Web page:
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Examining The Sustainability Of Gov Nasir El-Rufai’s Policies – James Kanyip

The Oasis Reporters

December 27, 2017

Nasir el-Rufai, governor of Kaduna state

Governor Nasiru El Rufai came into power with a firebrand revolutionary approach to governance in Kaduna State, when a cursory look is taken at his policies which he reels out with uncommon concern to the people at whose instance he was elected as governor.

Within this short period in office, his policies have practically touched every aspect of the polity: the clergy, civil service and workers, labour unions, media, politicians, traditional institutions, students, teachers, etc.

But these are not the main concern here.

In examining them, the main worry is simple:
Are all these policies sustainable developments in the real sense?

The Brundtland Report (1987) defined sustainable development as follows:

“Sustainable development is development that meets the needs of the present without compromising the ability of future generations to meet their own needs.”

The problem with the Governor is that he is quick to act or take decision on the spur and sensation of the moment without indepth consultation and forensic analysis of the issues at stake. This has had a negatively telling effect on most of his policies; and thus makes them unpopular no matter how well-intended the policies may be.

The Governor has a strong passion for sponsoring bills into law on the one hand, yet at the same time, he has a strong apathy in implementing them.

On record, he has sponsored the passage of more bills into law within a very short period of time than any other past Governor. Unfortunately, the implementation of most of these laws has remained his major problem.

Here are a few instances:

Last year (2016), he sponsored the Bill for the prohibition of Street Begging and Hawking which was successful passed into Law on the 12th of April, 2016 as the Kaduna State Street Begging and Hawking (Prohibition) Law, 2016.
The implementation of the Law was supposed to commence after sixty (60) days of its passage. Today, that Law is impotent; and street begging and hawking thrive unabated in the State.

Implementing some of the Laws he inherited from the previous administration is also a problem for him. At the time he took over the governance of the State on 29th of May, 2015, the Law banning commercial motor cycle operations (okada) was still in force and being fully implemented. Today, the Law is being rendered comatose and useless. Commercial motor cycle operations are everywhere constituting traffic nuisance in the State metropolis.

The Governor is susceptible to policy somersaults. The Primary School Feeding Programme comes to mind. The programme which was spontaneously heralded with a political jamboree suddenly crashed like a nose-dive aircraft after billions of naira were allegedly spent on it.

Fulfilling some of his important electoral promises has remained a mirage.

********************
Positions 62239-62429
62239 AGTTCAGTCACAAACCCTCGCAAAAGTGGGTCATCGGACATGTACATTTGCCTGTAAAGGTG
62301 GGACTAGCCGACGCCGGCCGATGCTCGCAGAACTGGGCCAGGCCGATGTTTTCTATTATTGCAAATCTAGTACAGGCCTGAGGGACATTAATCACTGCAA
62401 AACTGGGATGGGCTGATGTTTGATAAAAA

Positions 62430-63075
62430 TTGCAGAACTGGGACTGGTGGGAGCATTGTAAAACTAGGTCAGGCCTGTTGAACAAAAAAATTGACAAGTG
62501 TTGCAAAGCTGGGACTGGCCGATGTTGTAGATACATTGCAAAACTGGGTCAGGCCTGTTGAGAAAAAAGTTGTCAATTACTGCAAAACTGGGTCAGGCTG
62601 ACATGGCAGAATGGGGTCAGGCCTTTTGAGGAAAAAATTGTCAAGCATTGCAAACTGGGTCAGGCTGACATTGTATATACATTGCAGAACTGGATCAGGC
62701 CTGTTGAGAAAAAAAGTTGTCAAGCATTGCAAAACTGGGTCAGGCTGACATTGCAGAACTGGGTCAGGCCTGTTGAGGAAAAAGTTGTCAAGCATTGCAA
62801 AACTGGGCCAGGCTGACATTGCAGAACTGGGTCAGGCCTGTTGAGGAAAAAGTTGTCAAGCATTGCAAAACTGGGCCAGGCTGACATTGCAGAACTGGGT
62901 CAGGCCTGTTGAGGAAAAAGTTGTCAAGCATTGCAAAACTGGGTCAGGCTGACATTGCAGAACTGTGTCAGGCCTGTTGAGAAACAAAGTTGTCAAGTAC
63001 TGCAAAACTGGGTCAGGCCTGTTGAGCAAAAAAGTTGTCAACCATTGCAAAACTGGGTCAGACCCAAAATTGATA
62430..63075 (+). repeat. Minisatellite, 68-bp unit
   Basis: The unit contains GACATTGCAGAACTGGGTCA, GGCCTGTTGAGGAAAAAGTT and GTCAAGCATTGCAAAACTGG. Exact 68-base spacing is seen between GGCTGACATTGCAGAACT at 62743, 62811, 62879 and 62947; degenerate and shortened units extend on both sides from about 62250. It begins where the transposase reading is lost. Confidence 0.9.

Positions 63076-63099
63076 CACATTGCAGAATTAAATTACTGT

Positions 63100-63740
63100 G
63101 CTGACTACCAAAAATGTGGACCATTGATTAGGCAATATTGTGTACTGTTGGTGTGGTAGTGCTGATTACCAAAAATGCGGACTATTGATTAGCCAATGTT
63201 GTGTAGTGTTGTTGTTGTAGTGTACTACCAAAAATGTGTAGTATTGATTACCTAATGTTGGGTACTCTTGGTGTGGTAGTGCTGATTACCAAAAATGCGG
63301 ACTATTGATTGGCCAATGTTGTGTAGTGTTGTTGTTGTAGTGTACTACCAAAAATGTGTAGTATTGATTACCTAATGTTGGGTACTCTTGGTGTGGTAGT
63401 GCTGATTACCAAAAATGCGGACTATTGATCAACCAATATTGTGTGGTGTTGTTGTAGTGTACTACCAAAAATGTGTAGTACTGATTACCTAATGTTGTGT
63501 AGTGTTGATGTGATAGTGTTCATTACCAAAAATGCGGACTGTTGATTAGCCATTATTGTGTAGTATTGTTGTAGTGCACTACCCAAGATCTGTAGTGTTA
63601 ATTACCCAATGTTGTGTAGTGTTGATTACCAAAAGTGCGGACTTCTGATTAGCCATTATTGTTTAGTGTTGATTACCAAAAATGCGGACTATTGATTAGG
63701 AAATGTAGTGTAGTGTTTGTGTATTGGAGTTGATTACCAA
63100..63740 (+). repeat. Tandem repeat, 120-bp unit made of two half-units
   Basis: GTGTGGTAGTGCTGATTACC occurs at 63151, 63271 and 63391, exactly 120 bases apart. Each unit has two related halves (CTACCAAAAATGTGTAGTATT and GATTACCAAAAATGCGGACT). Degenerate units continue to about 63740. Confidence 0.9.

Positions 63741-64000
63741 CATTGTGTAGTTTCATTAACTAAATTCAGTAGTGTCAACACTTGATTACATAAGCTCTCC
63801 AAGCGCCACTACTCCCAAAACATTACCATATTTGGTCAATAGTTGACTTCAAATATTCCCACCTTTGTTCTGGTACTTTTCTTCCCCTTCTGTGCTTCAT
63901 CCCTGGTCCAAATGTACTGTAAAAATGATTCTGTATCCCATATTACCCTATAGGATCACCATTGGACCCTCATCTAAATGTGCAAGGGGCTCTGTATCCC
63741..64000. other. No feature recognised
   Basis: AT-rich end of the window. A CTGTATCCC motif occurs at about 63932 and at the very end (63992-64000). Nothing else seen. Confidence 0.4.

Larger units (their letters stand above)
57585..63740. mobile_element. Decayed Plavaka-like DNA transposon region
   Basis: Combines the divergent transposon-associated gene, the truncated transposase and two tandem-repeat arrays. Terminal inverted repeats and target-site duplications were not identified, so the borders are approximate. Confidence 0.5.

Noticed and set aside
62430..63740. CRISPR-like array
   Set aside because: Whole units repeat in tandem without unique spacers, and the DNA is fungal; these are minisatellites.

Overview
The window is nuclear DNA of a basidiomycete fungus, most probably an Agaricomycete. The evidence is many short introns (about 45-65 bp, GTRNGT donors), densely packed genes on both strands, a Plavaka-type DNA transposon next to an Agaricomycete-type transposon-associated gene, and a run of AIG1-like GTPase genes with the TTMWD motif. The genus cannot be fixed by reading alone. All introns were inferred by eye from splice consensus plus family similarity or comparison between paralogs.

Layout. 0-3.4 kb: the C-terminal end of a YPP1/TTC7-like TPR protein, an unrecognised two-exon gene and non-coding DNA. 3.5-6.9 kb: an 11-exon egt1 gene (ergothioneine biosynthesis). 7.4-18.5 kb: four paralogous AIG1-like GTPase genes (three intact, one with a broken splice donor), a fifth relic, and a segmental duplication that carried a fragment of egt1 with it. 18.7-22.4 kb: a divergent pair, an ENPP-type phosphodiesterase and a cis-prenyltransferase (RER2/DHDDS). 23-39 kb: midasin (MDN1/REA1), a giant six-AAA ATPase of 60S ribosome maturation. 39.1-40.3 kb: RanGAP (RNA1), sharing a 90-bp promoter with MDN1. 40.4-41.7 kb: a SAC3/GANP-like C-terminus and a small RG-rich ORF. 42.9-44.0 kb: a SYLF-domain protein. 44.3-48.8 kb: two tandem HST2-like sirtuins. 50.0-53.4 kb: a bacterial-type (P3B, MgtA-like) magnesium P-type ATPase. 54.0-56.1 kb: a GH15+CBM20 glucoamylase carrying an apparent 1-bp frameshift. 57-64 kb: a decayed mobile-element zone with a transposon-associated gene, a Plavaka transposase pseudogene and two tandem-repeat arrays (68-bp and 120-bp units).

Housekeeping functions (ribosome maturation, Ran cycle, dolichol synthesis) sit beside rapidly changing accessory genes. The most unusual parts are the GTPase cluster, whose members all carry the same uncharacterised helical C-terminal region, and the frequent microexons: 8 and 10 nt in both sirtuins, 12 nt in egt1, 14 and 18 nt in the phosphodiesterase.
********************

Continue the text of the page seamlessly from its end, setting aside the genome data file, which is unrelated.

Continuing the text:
For instance, he promised to run and operate with democratically elected Local Government Councils in the State by ensuring that he conducted elections after being sworn in as Governor.
Today, almost about three (3) years as Governor, he has refused to conduct the elections despite a subsisting judgement of the High Court of Justice of Kaduna State which ordered him to do so.

In the area of capital projects and infrastructural developments, the Governor has left much more to be desired. Kaduna State and most Local Government Areas are littered with uncompleted projects initiated by him.
Most visible of these projects, for instance, are the abandoned road and drainage projects in Kaduna metropolis.

So many other instances abound.

Again, there seem to be no entrenched concrete practical thing on ground by the Governor to ensure that all these policies are sustained so that they may outlive his tenure as Governor and for posterity.
Therefore, these policies can easily be wished and washed away by any succeeding governor or government without much ado.

The fact that laws have been passed in some instances to institutionalise some of these policies is immaterial. After all, if the Governor cannot test-run these laws by implementing them first, how will a succeeding governor or government see the need to do that?

I am of the strong view that most policies of the Governor, so far, have fallen short of the standard set for sustainable development as defined by the Brundtland Report for the simple reason that there is nothing practically entrenched on ground to sustain them.

As hard as I try, and for the foregoing reasons, I cannot see how most of the policies of the Governor meet the needs of the present and at the same time without compromising the ability of the future generations to meet their own needs.

And, I ask these two (2) final questions:
If the policies of Governor Nasiru El Rufai cannot meet the needs of the present, what guarantee is there that the same policies can meet the needs of the future? Why dissipate so much energy, time and resources on policies that are dead on arrival?

Only time will tell.

Written by James Kanyip

Greg Abolo

Blogger at The Oasis Reporters.

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